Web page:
Growth States and Shocks

29 Pages Posted: 28 Apr 1999

Date Written: July 1998


GDP growth typically vibrates with modest variation around a mean of a few percent per year, but periodically, mean growth undergoes a major shift, vibrating thereafter around a new level. I present a transmission mechanism with nonlinear dynamics that endogenously translates random sectoral shocks into just this sort of behavior, creating what might be thought of as multiple growth states. Small shocks cause vibration within a state. Sufficiently large shocks cause a state-change. Behind the nonlinear dynamics lies essentially the same dynamic externality that drives the "new growth theory" models. The relative balance of endogenous versus exogenous growth determines whether the economy will have multiple stable growth states. The model can generate data which looks much like the data generated by a Markov process of the sort identified in Hamilton (1989) or a trend-breaking process as in Perron (1989). The model has two output processes. Input factors are drawn into the "leading process," where learning-by-doing further increases that process's technological lead. If the "leading process" is also the inherently high-growth process, then growth is fast for both technologies. Shocks to preferences and technologies cause endogenous switching of the leading sector role between the high-growth and slow-growth processes.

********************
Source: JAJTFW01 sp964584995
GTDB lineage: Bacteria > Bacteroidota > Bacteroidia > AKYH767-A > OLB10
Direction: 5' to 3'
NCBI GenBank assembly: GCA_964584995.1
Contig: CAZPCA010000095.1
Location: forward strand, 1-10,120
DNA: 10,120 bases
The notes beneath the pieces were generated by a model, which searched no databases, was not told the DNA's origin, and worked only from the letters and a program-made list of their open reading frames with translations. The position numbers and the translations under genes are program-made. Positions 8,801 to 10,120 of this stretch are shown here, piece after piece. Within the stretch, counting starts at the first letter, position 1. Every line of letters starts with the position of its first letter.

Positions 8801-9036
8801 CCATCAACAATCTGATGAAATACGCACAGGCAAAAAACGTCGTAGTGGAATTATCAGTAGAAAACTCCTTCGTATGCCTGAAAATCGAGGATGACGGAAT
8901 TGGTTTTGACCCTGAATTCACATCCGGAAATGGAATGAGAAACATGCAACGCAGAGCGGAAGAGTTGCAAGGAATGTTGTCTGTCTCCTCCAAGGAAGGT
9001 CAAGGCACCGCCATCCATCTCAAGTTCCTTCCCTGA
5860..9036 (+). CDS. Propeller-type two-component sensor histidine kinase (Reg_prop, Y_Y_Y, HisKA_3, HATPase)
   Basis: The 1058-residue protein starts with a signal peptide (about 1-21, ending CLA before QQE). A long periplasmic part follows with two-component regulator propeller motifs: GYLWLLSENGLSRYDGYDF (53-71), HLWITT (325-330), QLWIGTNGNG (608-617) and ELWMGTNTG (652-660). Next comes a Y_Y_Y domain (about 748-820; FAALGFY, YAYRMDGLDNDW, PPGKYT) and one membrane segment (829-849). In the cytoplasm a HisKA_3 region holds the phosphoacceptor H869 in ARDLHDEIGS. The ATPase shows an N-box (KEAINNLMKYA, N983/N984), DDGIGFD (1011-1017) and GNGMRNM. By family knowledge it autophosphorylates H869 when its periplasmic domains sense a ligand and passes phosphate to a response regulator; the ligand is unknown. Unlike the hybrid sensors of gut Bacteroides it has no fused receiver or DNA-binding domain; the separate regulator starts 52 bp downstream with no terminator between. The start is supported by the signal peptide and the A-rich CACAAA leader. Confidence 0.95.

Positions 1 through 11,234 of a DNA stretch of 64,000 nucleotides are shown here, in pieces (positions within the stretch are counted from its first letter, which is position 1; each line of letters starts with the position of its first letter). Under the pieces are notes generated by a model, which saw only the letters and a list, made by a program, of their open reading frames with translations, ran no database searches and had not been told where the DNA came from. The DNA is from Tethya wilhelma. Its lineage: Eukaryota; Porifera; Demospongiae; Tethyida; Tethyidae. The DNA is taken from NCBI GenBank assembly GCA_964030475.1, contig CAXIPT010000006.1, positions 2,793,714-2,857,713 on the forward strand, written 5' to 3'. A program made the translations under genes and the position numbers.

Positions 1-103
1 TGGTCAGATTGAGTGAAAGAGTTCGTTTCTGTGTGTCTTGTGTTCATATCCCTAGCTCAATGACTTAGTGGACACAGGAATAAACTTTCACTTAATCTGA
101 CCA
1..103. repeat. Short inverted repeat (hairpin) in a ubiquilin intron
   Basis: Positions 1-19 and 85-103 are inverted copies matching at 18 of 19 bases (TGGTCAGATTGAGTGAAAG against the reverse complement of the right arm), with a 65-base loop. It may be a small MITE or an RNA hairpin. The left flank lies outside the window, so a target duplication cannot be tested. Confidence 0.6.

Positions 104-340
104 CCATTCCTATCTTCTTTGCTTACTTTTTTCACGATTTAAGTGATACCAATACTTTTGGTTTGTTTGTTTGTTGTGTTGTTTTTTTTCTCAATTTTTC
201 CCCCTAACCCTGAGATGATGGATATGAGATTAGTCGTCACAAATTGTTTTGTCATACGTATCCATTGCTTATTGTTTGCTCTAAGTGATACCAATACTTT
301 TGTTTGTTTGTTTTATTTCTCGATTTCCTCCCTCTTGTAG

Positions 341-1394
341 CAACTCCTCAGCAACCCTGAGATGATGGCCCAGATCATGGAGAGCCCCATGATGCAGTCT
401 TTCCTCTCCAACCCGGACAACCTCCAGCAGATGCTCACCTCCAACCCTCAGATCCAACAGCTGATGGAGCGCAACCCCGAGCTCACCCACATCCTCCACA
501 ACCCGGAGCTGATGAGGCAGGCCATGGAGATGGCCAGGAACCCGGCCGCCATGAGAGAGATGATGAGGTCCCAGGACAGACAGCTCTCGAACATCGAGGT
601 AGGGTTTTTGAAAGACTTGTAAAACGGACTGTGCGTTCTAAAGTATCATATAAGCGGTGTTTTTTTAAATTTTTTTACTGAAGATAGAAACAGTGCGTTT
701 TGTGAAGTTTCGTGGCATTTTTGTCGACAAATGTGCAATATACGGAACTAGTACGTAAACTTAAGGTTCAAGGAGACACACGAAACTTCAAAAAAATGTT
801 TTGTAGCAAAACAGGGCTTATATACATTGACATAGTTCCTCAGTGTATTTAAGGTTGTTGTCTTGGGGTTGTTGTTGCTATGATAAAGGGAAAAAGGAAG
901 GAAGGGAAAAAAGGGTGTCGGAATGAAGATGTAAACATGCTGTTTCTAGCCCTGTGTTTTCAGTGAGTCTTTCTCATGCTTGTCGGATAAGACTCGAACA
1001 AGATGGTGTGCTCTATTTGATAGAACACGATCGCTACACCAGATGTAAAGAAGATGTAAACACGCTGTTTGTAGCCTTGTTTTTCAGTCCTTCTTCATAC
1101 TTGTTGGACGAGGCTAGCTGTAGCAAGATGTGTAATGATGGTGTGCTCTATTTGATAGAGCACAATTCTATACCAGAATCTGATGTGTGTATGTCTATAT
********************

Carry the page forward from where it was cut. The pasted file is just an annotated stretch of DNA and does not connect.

JEL Classification: E32

Suggested Citation

Startz, Richard, Growth States and Shocks (July 1998). Available at SSRN: or

Richard Startz (Contact Author)

UCSB ( email )

Department of Economics
University of California
Santa Barbara, CA 93106-9210
United States
805-893-2895 (Phone)

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